RSA and a Good Plate of Pasta

Today’s blog is more secular but still thought provoking nonetheless. It draws upon an example from my market environment but the learning points are universal.

Being a thoroughbred Southern Mediterranean (if there is such a thing as a regional pedigree!) I take as much pride in cooking as I do in eating certain dishes. My kitchen top and the oven are my blank canvas (I’m not sure my wife would like the sound of that, but I do clean up afterwards, honestly!) and my imagination and the fridge’s/larder’s contents my limit.

Yesterday evening was one such occasion where I prepared pasta for the family while pondering on RSA’s pedigree. For those who are uninitiated in insurance, RSA stands for Royal Sun Alliance which came about through a merger of many insurance companies over many years. As I am slicing garlic, which in my book underpins any food worth savouring, I remembered the Post (UK) Magazine’s cover with references to RSA starting its business in 1710 and insuring property belonging to several famous personas including the likes of Charles Darwin and Captain James Cook.

In the meantime the whole-meal pasta (gnochetti) is already simmering. My wife actually taught me a very good trick; once you bring the pasta to boil, turn off the fire and the pasta will continue to ‘cook’ in the water provided that the lid of the pot is not removed. 5 minutes is enough for an eco-friendly, excellent al dente finish.

With all due respect to a prestigious company that underwrites insurance in over 130 countries from about 35 locations worldwide, RSA has only been in existence since 1996 (and not 1710). One of its predecessors, the Sun Fire Office, was established in 1710. However, to say that RSA is 300 years old is akin to me saying that I am 368 years old because the first Portelli who fathered generations of us until my birth was himself born on our tiny island in 1642 (or thereabouts)!

By this time the pasta is ready and, after a cold rinse, I let it rest in the colander while I concoct the sauce. It is important to give the pasta a quick, cold rinse as soon as you empty it into the colander to maintain separation.

But does it really matter how old one is? It is not age but, perhaps, adaptability in response to changing times and circumstances that spelled continued success for RSA. As recent as 2008 they restructured yet again to put more emphasis on emerging markets. Two years (and one mega-financial crisis) later one can’t help realise how correct the man or team behind this strategy was/were.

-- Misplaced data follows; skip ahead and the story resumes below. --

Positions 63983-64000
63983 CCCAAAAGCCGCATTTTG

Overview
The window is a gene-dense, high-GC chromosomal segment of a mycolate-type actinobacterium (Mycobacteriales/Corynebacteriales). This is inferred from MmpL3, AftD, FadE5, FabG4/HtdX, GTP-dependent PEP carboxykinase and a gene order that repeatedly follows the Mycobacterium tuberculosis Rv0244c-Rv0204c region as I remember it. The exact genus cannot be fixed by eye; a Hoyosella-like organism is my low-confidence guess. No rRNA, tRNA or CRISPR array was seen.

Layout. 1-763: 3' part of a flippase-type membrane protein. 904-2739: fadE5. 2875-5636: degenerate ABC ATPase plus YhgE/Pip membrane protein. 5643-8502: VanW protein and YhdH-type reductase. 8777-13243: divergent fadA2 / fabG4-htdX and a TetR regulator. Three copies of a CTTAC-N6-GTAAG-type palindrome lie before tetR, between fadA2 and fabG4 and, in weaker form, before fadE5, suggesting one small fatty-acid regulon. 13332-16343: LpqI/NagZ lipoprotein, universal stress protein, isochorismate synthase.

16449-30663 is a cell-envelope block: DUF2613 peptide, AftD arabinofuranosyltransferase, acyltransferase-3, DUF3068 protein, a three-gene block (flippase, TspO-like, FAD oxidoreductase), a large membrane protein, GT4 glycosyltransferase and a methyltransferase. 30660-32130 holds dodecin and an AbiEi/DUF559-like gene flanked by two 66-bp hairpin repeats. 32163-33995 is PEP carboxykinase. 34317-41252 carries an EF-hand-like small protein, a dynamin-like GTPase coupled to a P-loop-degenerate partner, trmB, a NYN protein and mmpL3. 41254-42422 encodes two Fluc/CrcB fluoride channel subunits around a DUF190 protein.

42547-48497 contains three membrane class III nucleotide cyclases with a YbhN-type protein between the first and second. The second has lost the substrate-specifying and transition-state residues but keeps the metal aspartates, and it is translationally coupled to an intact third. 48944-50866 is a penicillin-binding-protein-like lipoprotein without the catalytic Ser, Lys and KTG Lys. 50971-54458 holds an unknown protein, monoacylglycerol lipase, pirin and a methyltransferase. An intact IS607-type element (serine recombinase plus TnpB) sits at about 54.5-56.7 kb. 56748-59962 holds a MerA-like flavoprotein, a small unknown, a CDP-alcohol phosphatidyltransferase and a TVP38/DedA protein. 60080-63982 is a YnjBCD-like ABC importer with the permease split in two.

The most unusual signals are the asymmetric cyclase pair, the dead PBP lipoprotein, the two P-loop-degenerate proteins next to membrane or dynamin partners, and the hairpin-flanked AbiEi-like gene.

Okay. If you are also interested in the sauce recipe for the pasta please read carefully; this is the crucial bit. Based on available ingredients (the joys of impromptu cooking) I decided to go for a Southern Mediterranean fusion sauce of my own invention. First I let the garlic chips (coarsely cut to retain that ‘crunch’) sizzle in white wine. For those who want an alternative to white wine you may use virgin olive oil (but this would need closer attention). As the garlic starts to release it potent aroma, I throw in a generous helping of pure honey (3 tablespoons?). This starts to melt almost instantaneously; at which point I add Italian gorgonzola (for the less patriotic, French Roquefort or German gorgonzola would do) in addition to some fresh (white) mozzarella bufala (if you find the Southern Italian mozzarella burrita so much the better) chopped into small cubes and a sprinkle of basil. This process literally takes 1 – 3 minutes, at which time you also throw in the pasta from the colander onto the pasta and mix them together while on low heat. The final touch, just before turning off the heat is a splatter of plain white yoghurt which is also mixed into pasta and sauce with the heat already turned off (otherwise your yoghurt would turn into water!)

Back to RSA and the lessons from this story … The above story may seem trivial but, mixed with the pasta recipe there are some lessons that one can draw from a business perspective that can apply to our own work circumstances, namely:

  1. Age and size do not guarantee lasting success. It’s not the T-Rex but the smaller reptiles that survived extinction. One has to be fit for purpose;